Floyd fell foul of the pond that guards the green and Faldo held his nerve by sinking a much shorter putt to become the first man to defend the title since Nicklaus in 1966.

He was a birdie putt away from a playoff at the 1990 US Open but saw his effort lip out of the hole. A frustrated Faldo would later snap at a journalist who suggested he put too much on the putt.

The very next month, Faldo conquered St Andrews to win his second British Open. He shot an 18-under 270 to win by five strokes. This pair of Major successes powered Faldo to number one in the world for the first time in October 1990.

Faldo's stoic facade cracked just a little when he completed a remarkable recovery to win the 1992 British Open at Muirfield.

Birdies on two of the last four holes at the famous links gave him a fifth Major and one that he believed might have slipped through his fingers. The finish left him emotionally shaken.

He would achieve five top-10 finishes in the next 13 majors without winning one and then he returned to Augusta National in 1996.

He began the final round alone in second, but he was six shots adrift of playing partner Greg Norman.

What happened next, however, cemented the reputations of both players.

Norman had lost more Majors than he had won, Faldo had proved himself a dogged competitor, and so it transpired again.

Faldo held his nerve while Norman collapsed, but, in a very human moment, the Englishman shared kind words with the Australian immediately after securing his third Green Jacket.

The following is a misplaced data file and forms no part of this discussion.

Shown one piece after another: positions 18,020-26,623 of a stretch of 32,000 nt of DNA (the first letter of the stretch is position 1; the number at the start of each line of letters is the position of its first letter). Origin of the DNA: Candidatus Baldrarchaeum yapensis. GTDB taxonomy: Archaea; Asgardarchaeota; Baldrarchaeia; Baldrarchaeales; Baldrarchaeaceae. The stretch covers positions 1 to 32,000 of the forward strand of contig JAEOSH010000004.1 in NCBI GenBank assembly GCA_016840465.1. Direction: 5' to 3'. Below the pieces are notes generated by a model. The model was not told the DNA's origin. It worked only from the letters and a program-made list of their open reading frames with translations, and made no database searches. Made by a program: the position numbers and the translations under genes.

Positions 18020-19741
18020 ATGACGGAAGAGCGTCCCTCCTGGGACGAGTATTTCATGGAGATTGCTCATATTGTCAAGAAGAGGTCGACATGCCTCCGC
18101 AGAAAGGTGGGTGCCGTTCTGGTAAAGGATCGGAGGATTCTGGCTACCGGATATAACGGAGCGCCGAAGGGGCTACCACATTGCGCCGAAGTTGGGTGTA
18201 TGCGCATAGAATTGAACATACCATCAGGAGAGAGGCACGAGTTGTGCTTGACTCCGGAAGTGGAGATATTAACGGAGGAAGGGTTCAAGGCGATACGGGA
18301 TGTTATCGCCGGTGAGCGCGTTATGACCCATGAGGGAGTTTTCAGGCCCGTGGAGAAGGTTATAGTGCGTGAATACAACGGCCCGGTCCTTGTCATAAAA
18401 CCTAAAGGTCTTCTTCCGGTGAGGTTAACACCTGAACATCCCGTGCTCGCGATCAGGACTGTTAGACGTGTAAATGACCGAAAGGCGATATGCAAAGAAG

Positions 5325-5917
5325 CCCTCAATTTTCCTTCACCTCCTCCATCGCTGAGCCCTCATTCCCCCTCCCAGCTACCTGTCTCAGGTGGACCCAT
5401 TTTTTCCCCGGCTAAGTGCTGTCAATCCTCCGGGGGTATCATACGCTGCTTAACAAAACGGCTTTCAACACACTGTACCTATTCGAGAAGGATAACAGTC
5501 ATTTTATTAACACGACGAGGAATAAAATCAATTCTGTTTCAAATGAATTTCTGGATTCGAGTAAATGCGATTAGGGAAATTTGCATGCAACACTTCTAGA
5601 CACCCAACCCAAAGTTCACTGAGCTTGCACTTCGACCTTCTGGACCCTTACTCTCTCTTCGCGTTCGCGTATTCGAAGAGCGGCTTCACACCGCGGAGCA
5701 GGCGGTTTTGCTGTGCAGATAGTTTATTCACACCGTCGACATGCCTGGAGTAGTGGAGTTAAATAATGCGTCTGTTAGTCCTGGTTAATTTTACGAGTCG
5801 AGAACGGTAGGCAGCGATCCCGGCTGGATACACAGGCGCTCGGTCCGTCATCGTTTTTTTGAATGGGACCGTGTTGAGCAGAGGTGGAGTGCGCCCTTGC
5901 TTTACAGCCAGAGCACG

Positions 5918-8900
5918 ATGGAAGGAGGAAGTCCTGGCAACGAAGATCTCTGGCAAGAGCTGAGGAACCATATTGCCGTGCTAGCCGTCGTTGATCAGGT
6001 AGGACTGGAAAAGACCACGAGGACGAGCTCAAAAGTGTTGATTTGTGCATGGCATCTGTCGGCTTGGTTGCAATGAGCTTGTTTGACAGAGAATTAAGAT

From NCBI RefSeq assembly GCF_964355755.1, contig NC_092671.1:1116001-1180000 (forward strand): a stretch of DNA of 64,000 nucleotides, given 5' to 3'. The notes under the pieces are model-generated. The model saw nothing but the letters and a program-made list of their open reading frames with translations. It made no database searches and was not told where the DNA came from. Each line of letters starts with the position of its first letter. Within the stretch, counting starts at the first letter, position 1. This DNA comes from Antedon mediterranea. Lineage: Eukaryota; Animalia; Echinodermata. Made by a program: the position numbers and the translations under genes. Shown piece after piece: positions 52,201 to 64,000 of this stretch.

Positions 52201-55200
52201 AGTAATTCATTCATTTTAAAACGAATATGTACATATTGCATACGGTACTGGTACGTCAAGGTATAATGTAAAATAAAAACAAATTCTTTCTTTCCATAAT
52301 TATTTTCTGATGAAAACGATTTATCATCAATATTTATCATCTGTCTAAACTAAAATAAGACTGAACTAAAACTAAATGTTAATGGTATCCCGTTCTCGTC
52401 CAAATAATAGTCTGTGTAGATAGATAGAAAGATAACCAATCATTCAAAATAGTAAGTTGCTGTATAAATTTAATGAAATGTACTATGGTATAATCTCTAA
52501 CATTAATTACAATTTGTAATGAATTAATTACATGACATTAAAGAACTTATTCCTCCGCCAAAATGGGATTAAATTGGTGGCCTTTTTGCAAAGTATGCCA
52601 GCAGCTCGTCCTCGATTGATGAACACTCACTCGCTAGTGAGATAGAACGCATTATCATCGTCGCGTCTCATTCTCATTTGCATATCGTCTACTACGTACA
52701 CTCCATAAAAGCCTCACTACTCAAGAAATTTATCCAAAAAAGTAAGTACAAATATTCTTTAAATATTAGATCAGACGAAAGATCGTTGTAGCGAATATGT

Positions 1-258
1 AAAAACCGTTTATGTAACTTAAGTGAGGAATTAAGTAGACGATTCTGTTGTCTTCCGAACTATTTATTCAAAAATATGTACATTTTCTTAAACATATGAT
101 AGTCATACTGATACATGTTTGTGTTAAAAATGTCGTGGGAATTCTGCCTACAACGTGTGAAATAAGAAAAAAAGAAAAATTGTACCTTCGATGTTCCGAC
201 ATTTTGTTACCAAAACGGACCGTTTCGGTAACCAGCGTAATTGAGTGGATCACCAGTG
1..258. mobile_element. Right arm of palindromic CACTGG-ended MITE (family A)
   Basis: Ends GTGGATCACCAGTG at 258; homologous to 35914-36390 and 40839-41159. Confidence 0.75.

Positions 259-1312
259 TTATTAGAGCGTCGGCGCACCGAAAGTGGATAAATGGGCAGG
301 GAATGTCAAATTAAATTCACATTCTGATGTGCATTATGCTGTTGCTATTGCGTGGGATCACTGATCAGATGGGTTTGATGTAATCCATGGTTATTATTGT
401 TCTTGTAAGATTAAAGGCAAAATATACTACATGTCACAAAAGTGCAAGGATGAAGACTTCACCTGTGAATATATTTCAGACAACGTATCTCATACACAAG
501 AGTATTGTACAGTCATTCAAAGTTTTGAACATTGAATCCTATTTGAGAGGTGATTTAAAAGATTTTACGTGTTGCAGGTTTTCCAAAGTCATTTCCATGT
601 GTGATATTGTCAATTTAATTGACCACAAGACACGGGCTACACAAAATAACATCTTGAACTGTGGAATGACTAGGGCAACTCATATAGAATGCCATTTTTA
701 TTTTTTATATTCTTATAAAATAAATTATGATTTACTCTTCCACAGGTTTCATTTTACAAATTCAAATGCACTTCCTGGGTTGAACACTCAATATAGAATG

He would win only twice more and in 2004 began to transition into a career covering golf for television. To the surprise of many, he proved to be a natural fit for broadcasting.

The Ryder Cup

Faldo was a successful performer for the European Ryder Cup team but took some flak for not being a great team man.

Nonetheless, in making 11 consecutive appearances between 1977 and 1997, amassing 25 points in 46 matches, he set three records for his side.

His passion and dedication seemed to make him a solid choice for non-playing captain, but he would only lead the team once, in 2008, and rubbed more than a few players and pundits up the wrong way.

His decision to play Sergio Garcia and Lee Westwood - the two most successful Ryder Cup players on his team - only once in the Saturday session drew particular criticism.

Also, his final day singles order was deemed to have backfired as the United States took quick control and clinched the win before Europe's best were even in action.